HOMEWOOD, Alabama (AP) — To the world, Harper Lee was unbelievably aloof, a man obsessed with privacy despite writing one of the most A best-selling book, but she spent most of her life out of the public eye, “To To Kill a Mockingbird.” For Wayne Flint, the Alabama-born author It was his friend Nell.
Flint, a longtime Southern historian who became close friends with Nell Harper Lee in her later years, wrote her second book about the author, An Afternoon with Harper Lee, which The book was released on Thursday, and Flint signed a copy at a bookstore on the outskirts of Birmingham.
Based on notes from Flint’s dozens of interviews with Lee over a decade before his death in 2016, the book is like sitting on a porch listening to Lee’s childhood and family in rural Alabama, her life in New York. Stories of later life and everything in between. According to Flint, this included the time a grandfather who fought for the Union survived the Battle of Gettysburg despite heavy losses for his Alabama troops.
“I told her, ‘You know, half of Alabama’s 15th was either killed, wounded, or captured, and he got away? Was it just luck or God’s arrangement? What the hell was that?'” Lint said in an interview with The Associated Press.
“She said, ‘No, it’s not God’s will. He can run fast.'”
Flint said the public was wrong to think of Lee as a recluse. No, she did not speak to the media, and she was zealous in protecting her privacy, but she was warm and kind to her friends, including former first lady Mrs. Bird Johnson, Flint said. He said Lee was “very religious” in a way that many people were not.
“It’s an attempt to tell the stories of real women, not the Marble Ladies,” Flint said.
The book is also a tribute to Flint’s late wife, Dati, who died in 2020. Flint said Lee, who had a stroke in 2007, seemed to identify with the physical pain of Daty Flint, who has Parkinson’s disease.
“I think she tolerated me because she loved Daty,” he said.
Born in 1926, when the South was still legally segregated, Lee grew up in Monroeville, Alabama, the daughter of a lawyer who was featured in the race story “To Kill a Mockingbird” Modeled for attorney Atticus Finch. , Injustice and the Law in the Age of Jim Crow. The town itself became Maycomb, the setting for the book.
Flint said that Lee prefers soccer, softball, golf and books to small-town social affairs or college fraternities, and it’s well known that her desire for privacy may have stemmed in part from a relationship with other people she grew up with in the South. different feeling.
“I think she occupies a world where she doesn’t feel like other girls,” he said.
A childhood friend of author Truman Capote, Lee was rarely seen in public after her partial autobiography, “Mockingbird,” won a Pulitzer Prize in 1961 and was made into a hit film. Hear from her. She spent most of her time in an apartment in Manhattan, where it was easier to fit in than to go home, until a stroke left her partially paralyzed.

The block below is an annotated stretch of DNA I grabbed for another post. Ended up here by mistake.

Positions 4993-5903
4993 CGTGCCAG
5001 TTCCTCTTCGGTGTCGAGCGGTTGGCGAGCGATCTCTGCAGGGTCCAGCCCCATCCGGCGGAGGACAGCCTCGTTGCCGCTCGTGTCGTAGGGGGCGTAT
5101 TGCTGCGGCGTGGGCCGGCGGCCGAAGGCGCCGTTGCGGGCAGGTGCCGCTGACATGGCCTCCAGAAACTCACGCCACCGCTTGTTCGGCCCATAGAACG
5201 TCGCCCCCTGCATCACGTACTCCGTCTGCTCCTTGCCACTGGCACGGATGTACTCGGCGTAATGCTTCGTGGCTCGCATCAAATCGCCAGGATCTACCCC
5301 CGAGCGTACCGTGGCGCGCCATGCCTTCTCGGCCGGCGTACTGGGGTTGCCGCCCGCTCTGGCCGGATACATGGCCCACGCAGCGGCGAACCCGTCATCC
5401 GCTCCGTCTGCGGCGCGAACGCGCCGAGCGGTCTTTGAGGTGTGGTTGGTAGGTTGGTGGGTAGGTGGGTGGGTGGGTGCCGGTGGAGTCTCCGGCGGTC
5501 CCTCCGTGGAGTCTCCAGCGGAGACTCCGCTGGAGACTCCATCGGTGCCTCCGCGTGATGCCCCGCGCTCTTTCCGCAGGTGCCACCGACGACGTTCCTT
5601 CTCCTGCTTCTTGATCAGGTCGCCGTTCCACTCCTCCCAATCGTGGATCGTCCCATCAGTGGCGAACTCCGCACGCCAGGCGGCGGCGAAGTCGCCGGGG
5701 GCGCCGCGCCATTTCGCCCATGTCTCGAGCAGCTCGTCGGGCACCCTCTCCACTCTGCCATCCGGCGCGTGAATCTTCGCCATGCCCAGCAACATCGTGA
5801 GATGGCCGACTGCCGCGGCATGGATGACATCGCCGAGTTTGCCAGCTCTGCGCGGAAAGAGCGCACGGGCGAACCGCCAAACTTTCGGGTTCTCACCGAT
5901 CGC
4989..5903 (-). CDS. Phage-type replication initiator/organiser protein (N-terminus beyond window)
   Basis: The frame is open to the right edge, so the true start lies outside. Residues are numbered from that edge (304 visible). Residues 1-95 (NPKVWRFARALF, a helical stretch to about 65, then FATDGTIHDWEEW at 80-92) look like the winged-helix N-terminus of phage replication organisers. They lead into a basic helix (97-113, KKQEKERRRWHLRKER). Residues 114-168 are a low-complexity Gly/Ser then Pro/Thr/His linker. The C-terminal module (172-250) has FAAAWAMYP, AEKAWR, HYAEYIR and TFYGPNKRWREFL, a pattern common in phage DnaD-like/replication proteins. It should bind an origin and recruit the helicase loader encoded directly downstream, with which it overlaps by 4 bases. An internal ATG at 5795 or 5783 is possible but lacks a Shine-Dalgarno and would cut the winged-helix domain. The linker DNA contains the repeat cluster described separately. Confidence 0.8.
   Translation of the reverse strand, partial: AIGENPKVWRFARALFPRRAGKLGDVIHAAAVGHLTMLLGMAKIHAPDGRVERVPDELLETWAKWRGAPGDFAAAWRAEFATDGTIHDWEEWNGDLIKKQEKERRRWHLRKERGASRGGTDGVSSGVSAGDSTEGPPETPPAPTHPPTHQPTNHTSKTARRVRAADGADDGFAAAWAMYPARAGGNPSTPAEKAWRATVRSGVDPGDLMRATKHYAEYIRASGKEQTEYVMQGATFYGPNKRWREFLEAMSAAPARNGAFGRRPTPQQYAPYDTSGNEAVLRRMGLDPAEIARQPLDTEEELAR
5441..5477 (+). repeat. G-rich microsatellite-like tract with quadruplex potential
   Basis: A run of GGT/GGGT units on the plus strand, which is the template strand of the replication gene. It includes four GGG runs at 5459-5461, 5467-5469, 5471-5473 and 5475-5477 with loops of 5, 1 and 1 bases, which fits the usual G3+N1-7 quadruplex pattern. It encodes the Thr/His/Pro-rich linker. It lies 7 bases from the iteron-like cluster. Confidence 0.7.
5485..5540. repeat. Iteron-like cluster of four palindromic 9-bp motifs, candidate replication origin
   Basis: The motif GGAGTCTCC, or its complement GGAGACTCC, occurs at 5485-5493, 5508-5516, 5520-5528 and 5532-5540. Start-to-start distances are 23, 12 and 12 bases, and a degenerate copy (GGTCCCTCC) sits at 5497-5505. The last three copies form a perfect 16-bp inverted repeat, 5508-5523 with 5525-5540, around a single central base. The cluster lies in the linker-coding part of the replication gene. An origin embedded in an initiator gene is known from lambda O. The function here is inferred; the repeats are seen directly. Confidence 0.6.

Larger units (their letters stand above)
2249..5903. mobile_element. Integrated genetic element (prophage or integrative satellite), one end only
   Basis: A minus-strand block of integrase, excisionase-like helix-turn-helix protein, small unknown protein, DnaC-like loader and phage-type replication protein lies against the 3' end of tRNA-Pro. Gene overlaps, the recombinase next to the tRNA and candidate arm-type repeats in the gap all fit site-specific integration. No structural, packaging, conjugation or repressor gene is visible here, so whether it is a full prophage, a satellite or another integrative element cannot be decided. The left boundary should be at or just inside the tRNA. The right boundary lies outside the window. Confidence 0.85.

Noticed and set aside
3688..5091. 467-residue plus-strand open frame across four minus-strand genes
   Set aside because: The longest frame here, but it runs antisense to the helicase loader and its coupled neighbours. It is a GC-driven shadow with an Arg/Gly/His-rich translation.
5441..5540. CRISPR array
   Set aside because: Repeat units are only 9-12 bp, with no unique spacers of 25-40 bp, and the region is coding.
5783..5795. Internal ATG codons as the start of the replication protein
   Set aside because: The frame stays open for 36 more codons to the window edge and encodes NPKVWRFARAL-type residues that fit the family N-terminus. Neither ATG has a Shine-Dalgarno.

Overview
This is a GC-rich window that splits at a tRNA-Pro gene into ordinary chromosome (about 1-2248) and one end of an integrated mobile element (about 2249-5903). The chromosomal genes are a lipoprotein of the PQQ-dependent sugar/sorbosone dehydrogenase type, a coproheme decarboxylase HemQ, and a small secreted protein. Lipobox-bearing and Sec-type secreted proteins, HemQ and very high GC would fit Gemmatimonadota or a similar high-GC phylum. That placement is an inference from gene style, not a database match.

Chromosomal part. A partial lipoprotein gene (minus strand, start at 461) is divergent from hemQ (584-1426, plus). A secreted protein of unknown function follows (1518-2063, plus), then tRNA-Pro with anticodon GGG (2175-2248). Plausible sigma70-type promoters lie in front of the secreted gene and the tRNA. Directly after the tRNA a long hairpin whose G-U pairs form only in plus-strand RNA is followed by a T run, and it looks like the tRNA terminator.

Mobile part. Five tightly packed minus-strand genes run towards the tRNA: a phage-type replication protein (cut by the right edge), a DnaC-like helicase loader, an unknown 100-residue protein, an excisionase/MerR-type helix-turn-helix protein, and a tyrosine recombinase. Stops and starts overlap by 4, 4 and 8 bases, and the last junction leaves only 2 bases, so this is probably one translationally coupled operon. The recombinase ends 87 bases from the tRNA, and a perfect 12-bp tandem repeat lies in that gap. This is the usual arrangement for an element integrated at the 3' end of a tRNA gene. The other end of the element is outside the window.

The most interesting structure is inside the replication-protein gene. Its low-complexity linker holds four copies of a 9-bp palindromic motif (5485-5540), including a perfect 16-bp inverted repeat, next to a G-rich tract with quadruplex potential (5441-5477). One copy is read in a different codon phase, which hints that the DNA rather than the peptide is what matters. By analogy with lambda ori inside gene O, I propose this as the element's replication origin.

Flint and his late wife knew two of Lee’s sisters, and they became close to the author after she returned to Alabama after she suffered a stroke. They visited her at a rehab centre in Birmingham and then at an assisted living home in Monroeville, where she spent several years before her death. Lee died a few months after the release of her novel “To Set the Watchman,” which was actually an early version of “The Robin.”
The book does not touch upon the most intimate aspects of Lee’s life. Flint said they didn’t discuss these things at all. But it does tell the story of her getting farther and farther from deafness and blindness at the end of her life. Her love of gambling; her anger at “Watchmen”; and her authorship of an unpublished manuscript of a bizarre murder in central Alabama.
Flint said Lee was obsessed with literature and religion. He said she preferred the King James version of the Bible because of its lyrical language and that her favourite authors included Jane Austen and CS Lewis.
“On the footstool in her two small rooms when she died was a complete anthology of all CS Lewis books. It must have weighed 50 pounds,” he said.
“Afternoon with Harper Lee” is a follow-up to Flint’s “Robin’s Song: My Friendship with Harper Lee.” While the first book was based on letters between the two men, the new book is more devious and dialogue than the first book in the Southern storytelling tradition.
“Compared to the stories, the letters are lifeless,” he said.
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